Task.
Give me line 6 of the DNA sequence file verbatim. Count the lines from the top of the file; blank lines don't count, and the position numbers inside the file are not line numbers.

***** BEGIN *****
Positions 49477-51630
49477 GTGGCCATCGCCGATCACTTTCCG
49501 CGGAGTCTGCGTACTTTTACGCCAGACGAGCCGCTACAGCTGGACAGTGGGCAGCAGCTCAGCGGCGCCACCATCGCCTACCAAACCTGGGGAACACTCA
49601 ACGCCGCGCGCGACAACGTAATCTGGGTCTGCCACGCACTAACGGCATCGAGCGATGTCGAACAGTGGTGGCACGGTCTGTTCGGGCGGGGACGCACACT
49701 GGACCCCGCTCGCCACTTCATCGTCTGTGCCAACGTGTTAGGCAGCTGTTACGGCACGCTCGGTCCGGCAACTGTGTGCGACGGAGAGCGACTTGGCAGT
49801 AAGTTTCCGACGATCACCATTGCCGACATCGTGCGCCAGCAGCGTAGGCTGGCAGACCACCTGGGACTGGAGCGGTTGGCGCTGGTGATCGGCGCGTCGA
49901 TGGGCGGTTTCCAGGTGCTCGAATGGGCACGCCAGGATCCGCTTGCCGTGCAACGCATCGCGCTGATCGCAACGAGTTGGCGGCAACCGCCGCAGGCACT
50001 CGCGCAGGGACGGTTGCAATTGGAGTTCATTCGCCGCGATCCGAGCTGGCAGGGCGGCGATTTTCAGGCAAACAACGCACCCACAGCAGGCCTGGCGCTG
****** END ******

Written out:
49801 AAGTTTCCGACGATCACCATTGCCGACATCGTGCGCCAGCAGCGTAGGCTGGCAGACCACCTGGGACTGGAGCGGTTGGCGCTGGTGATCGGCGCGTCGA